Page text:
Looking at creating a new economic partnership for the future, India is working on opportunities to go beyond trade in goods and look at the trade-in services. A large amount of Chinese investment in India’s most trusted friendly neighbour made New Delhi feel it was falling behind. Therefore, in response, India announced $5 billion in loans for Bangladesh, which is the largest amount ever invested by India in Bangladesh. Bangladesh has been a major supporter of Modi’s call for a regional emergency fund for fighting COVID-19 and declared to contribute $1.5 million to the fund in March 2020. India also provided medical aid to Bangladesh to tackle medical assistance for dealing with the COVID-19 pandemic. Besides, railway connectivity got a major boost as freight services were increased in the past few months. Another important development of the period has been India providing 10 locomotives to the railways in Bangladesh as grant in aid because it needed the locomotives to run its services since most of the existing ones have crossed their service life and the new engine order is likely to take some time to arrive from the US. The maritime and inland waterways connectivity was enhanced as a trial for the transshipment to India’s Northeast through Chittagong and was completed in July, a gesture that could have political risks to the Sheikh Hasina government. In May, the two countries signed an addendum to the protocol on inland water trade and transit and added two new routes and five ports of call. These occurrences are reflective of the persistence of goodwill between the two countries. More agreements to include setting up joint coastal surveillance systems, improving air, rail and road connectivity, and securing the international border have also been inked.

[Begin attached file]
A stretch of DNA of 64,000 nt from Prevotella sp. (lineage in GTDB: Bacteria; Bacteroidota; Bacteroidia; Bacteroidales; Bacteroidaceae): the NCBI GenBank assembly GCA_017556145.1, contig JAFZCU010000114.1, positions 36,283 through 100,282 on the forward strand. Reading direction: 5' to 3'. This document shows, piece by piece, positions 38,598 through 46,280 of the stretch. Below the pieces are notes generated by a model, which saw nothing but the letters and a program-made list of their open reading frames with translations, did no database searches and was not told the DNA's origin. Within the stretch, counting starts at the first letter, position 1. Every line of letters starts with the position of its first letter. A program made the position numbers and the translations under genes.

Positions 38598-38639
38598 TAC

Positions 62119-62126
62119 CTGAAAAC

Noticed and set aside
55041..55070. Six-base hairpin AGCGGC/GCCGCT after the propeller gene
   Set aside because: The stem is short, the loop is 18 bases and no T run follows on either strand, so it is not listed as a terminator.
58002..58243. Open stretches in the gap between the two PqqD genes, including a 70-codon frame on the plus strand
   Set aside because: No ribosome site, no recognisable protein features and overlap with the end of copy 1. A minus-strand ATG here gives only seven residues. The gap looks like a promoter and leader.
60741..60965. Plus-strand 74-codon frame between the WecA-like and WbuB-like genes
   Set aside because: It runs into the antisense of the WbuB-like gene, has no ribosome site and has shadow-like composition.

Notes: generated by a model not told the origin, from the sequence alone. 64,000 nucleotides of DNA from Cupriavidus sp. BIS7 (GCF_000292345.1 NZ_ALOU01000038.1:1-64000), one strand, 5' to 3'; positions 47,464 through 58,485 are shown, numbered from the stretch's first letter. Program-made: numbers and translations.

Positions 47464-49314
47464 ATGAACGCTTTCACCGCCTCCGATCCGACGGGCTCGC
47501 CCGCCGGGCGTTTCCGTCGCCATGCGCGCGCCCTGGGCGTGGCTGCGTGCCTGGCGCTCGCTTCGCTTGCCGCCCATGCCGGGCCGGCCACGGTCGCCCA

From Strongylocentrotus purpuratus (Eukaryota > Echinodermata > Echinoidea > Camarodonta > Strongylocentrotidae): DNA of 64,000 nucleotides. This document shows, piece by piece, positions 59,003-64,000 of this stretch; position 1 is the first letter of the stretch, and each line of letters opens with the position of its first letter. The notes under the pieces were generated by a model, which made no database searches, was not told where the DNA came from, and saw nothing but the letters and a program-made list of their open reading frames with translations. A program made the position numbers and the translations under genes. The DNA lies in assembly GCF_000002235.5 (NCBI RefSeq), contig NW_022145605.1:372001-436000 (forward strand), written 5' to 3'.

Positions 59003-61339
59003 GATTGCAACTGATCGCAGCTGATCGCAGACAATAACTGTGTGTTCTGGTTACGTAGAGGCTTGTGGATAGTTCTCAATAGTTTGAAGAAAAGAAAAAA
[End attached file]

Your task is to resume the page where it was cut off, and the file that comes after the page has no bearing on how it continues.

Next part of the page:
Bangladesh playing a balancing game